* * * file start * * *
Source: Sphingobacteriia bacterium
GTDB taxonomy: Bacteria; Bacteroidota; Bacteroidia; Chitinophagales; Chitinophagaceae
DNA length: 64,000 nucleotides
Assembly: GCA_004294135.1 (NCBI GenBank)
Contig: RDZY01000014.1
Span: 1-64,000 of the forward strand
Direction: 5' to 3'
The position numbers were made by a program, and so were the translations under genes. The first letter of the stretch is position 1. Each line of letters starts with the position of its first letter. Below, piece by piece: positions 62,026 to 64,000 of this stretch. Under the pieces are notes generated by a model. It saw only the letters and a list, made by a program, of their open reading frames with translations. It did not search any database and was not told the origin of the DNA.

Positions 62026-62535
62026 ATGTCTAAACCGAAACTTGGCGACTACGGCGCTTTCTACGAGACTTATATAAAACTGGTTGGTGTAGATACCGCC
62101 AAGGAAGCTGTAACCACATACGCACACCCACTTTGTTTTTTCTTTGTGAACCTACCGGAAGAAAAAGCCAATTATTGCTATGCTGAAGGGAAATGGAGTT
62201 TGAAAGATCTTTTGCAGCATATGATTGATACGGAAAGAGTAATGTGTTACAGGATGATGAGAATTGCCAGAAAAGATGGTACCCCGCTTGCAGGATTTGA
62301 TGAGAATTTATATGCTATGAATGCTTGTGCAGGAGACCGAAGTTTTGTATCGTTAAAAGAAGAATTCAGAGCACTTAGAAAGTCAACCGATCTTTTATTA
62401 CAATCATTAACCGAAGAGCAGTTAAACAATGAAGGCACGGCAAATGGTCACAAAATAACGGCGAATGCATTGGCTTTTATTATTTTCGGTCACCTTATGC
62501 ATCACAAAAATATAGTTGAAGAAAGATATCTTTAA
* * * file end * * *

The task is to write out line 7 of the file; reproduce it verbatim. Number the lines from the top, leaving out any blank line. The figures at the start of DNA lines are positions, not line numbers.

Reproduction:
Direction: 5' to 3'